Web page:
Rise—my entry in the Pro Tone Pedals Winter Riff Wreckage contest

Did you know there is a Pro Tone Pedals Winter Riff Wreckage contest going on right now? Well, there is. I know because I decided to enter (plus I like to keep up to date with all-things Pro Tone Pedals on account of my awesome Skumstortion pedal). Anyhow, you’re probably wondering how terrible my entry is. Never fear! My entry (also embedded at the end of this article) is terrible in playing ability, but awesome in tone. I’m hoping that helps me win the third prize of kudos.

Regardless of the outcome, you can learn how I made my recording by continuing to read this article.

To record the awesome tone of the Skumstortion pedal I first needed an awesome clean tone. I did this by plugging my guitar—the equally awesome custom Reedsdale I had made by Moniker Guitars—into my Skumstortion pedal (bypassed for now) which was then plugged into the IK Multimedia StealthPlug. The StealthPlug plugs into my PC which allows me to then dial up the AmpliTube clean tube amp (see screenshot below) in Reaper which I’d originally purchased in the AmpliTube Custom Shop. Simple!

What followed next was layer after layer of recorded guitar parts (including a bass track) and one drum track. In regards to the guitars, I recorded two tracks of clean guitar (using the bridge pickup on my Moniker Guitars custom Reedsdale) so people would be able to initially hear how different the Skumstortion pedal sounded once it was kicked in. When it did kick in, I varied the style and approach of the guitar playing so the tonal variety could be heard (allowing for my limited guitar playing skills). I did this by recording the following parts the following ways:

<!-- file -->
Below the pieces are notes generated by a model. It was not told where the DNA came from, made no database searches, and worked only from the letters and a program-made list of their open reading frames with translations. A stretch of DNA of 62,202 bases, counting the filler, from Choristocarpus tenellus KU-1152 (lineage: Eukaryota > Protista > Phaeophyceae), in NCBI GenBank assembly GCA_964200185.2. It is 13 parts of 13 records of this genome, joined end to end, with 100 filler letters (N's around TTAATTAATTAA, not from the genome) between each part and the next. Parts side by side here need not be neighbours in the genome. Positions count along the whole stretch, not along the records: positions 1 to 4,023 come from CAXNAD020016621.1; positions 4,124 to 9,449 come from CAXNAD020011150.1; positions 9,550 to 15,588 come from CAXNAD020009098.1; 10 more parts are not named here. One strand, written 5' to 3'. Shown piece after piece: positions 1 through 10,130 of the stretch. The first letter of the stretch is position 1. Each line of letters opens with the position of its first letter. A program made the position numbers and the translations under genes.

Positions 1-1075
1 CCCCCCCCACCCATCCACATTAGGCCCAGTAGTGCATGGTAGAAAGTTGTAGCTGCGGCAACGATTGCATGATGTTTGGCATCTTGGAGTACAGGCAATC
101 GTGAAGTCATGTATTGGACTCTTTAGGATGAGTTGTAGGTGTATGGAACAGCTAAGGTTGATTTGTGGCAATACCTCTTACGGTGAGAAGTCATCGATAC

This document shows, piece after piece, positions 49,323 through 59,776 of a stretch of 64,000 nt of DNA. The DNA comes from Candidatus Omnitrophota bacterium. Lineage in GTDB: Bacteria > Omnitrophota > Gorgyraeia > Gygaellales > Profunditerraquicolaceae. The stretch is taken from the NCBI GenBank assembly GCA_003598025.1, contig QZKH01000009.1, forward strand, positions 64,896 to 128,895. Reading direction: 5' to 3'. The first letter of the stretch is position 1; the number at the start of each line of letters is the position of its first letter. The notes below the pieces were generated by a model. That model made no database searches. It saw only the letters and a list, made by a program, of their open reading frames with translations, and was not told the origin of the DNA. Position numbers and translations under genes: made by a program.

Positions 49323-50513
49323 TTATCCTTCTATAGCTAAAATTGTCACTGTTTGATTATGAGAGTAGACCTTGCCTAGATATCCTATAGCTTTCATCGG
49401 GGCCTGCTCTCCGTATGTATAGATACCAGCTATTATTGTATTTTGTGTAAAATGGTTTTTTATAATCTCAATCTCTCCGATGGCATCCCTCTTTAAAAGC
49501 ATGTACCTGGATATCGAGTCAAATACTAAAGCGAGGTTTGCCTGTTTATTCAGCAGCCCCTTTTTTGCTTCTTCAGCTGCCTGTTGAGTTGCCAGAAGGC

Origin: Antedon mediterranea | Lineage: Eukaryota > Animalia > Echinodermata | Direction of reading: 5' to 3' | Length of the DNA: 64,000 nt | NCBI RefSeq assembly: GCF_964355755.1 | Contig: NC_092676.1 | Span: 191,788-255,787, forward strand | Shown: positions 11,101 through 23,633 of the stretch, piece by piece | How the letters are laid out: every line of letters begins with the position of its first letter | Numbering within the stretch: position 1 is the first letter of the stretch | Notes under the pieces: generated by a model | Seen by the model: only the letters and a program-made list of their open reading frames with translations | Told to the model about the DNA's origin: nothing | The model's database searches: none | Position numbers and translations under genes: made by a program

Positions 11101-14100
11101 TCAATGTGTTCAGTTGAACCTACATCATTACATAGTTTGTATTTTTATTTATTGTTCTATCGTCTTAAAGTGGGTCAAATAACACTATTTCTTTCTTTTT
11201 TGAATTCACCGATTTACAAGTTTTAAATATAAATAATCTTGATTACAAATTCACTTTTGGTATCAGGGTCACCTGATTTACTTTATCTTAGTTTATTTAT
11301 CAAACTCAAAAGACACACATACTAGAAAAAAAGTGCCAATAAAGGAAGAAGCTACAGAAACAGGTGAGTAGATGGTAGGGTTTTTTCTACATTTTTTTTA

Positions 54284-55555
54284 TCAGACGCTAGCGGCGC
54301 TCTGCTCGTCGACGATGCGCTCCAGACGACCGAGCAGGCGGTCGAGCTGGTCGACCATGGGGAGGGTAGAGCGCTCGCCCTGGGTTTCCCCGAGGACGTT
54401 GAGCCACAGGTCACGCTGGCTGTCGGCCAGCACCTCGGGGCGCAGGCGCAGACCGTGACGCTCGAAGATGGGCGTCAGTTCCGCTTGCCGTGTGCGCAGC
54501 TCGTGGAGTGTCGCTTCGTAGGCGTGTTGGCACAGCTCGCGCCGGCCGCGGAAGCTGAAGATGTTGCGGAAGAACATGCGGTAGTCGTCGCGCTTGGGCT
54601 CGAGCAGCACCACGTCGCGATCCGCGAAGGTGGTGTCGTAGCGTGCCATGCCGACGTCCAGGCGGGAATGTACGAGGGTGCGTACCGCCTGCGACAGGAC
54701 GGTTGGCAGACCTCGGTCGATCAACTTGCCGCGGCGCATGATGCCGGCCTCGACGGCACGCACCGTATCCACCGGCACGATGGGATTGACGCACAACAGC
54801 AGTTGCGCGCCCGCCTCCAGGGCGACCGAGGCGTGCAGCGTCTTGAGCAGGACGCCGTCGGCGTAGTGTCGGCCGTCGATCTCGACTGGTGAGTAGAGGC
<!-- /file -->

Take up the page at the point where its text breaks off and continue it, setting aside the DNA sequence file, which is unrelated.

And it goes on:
• Introductory lead guitar using the Skumstortion pedal on the bridge pickup.
  • Secondary lead guitars (dual tracked) using the Skumstortion pedal on the neck pickup.
  • Introductory rhythm guitars (dual tracked) using the Skumstortion pedal on the bridge pickup.
  • Secondary rhythm guitars (quad tracked) using the Skumstortion pedal on the bridge pickup.
  • Final lead guitars (dual tracked) using the Skumstortion pedal on the bridge pickup.

All distorted tracks were recorded using the same settings on the Skumstortion pedal. They were:

  • Volume – 1 o’clock
  • Drive – 12 o’clock
  • Tone – 1 o’clock

The tracks were all recorded in Reaper (as previously mentioned) and then fine tuned using the IK Multimedia T-RackS Deluxe suite. That is such a seriously cool collection of plugins. I only downloaded those recently and I’m amazed at the difference they make. I don’t believe I edited the tone too much, but I cleaned the overall sound up a lot more than I’ve ever been able to do. I’ll have to write more on the subject at a later date.

The only other thing I’d say I did differently this time round (compared to other times I’ve recorded guitar) was I used one of my new Record Picks. So I guess I made music with music this time! Perhaps that’s why I don’t mind this recording. Things may be looking up for me in regards to my own audio recording comfort levels thanks to all this combined gear! Feel free to listen to the track below and let me know what you think.

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